The tablet’s first rubric classifies the text as a commentary on the twenty-fourth section (pirsu) of the series “Prescription(s) of the house of Dābibu” (Bulṭu/ū bīt Dābibi ). This is a poorly known series that seems to have consisted of various therapeutic texts. Another commentary, CCP 4.2.P, comments on the twenty-second section of the series; CCP 4.2.P was probably also written by a Nippurean scribe, but unlike the present tablet it was found in Sippar.

The second rubric of the tablet classifies the text as a type 7c ṣâtu-commentary on two tablets of the series. The two tablets in question are (1) that which begins with the words “If a man’s middle hurts him” (šumma amēlu qablāšu ikkalšu) and (2) what is probably the next tablet in the series, “If a man pours out blood in his urine” (šumma amēlu ina šīnātīšu dāma utabbakam).


The exegete notes that the Vorlage contains a “recent break” (ḫepi eššu) in three consecutive lines (ll. 2-4), which indicates that this tablet contains a copy of an earlier commentary, not an original composition.

As is typical for commentaries on therapeutic texts, several of the entries in the present commentary identify obscure names of plants with one or two other plants (or names of the same plants): see lines 19, 21 and 27 (and possibly line 2). Another straight-forward hermeneutical technique present in this commentary is the syllabic rendering of logographic writings, which occurs e.g. in lines 2 and 8.

In addition to philological explanations, the commentary also contains non-philological explanations, such as paraphrase: thus in l. 24 the word “urethra” is explained as “the perforation of the penis” (pilšu ša ušari). More interestingly, the commentator occasionally attempts to establish the inner coherence of the base text by showing how the prescription in the base text is relevant to the patient’s symptom (also mentioned in the base text). In line six, for example, the commentator explains the following line of the base text, “if a man’s spleen hurts him, he should visit the temple of Marduk assiduously ...,” as deriving from a connection between the spleen and Marduk’s celestial avatar, the planet Jupiter. This connection is established by means of homonyms, namely the unusual writing of spleen, šà.gig, which is – according to the commentator – also an unusual writing for Jupiter. A similar attempt to establish the coherence of the base text occurs in line 20, which explains the connection between pain in the kidney and the “hand of Nergal” on account of the fact that the constellation “Kidney” is related to the Nergal’s planet, Mars.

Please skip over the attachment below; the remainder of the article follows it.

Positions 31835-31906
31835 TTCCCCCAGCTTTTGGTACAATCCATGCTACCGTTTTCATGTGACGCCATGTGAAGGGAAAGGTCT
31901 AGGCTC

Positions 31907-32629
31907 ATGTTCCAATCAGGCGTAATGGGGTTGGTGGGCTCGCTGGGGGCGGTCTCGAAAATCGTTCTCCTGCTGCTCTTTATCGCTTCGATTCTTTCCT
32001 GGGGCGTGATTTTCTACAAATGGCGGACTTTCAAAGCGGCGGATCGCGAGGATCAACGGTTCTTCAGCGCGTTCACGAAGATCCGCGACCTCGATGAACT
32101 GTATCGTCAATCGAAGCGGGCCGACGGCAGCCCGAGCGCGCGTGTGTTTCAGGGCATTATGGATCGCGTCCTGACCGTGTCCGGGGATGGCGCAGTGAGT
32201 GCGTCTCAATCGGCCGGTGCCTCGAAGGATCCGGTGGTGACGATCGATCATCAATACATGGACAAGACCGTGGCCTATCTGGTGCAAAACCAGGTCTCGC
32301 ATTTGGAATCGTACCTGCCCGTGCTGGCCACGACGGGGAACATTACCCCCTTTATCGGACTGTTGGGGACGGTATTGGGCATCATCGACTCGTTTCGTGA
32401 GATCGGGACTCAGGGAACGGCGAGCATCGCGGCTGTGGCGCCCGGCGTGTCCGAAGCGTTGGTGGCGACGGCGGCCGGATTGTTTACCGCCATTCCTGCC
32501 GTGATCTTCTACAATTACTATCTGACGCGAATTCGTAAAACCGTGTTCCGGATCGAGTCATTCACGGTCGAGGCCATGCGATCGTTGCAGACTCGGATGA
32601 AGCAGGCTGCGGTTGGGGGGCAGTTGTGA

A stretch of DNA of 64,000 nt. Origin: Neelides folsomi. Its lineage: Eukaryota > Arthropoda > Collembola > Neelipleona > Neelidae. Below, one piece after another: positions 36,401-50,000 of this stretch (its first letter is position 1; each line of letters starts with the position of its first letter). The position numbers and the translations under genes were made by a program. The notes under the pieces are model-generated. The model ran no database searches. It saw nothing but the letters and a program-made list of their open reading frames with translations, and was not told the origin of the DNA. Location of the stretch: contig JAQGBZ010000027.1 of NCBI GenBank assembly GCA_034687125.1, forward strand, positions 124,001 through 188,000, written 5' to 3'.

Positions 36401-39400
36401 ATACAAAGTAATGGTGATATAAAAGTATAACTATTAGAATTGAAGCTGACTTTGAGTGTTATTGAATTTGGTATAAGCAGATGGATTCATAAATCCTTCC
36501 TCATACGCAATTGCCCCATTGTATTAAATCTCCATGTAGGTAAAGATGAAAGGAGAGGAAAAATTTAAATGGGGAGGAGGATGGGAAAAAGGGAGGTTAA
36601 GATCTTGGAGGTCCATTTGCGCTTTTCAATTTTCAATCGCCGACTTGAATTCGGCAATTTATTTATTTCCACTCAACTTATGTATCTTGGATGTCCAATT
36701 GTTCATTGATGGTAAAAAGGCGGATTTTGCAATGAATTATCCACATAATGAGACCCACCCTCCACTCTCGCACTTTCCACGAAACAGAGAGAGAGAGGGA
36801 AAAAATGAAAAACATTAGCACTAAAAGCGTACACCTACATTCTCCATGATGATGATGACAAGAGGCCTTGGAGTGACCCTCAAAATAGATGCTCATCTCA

Three technical terms appear in the text: in line 6, the term ina libbi (here: “is because”) introduces the explanation; in line 23, a more common form of the same term, libbû (“as in”), clarifies the first explanation of the signs bar u₄-mu. In the same line, šanîš (“alternatively”) introduces a second interpretation of the same signs. The technical term ša iqbû (“what is said”) is often used to cite the base text. In addition, line 12 contains a quotation from “Marduk’s Address to the Demons,” which is used to contextualize an equation.


Civil’s edition has been collated on a basis of a low-resolution photo published in The Oriental Institute News & Notes 10 p. 2. Several inaccuracies have been discovered, most importantly in line 20.


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OIC 22, 132 21


* NA MURUB₄-MEŠ-šú GU₇-MEŠ-šú : mun-ga : mur-ṣu

(1) "If a man's middle hurts him" (= Incipit); "cramp" means "disease."


útùn-lal ḫe- -šú ina U₄ 4.KÁM DU₈ : ina re-bi-i U₄mu1

(2) The plant ú.tùn-lal is the same as (recent break). "ina U₄ 4.KÁM DU₈" means "to dissolve on the fourth day."


pa-ṭa-ri ḫe- -šú ba-aḫ-ri ta-šáḫ-ḫal

(3) (Recent break) means "you filter boiling hot ...," (since) È means "to filter" and BI means (recent break).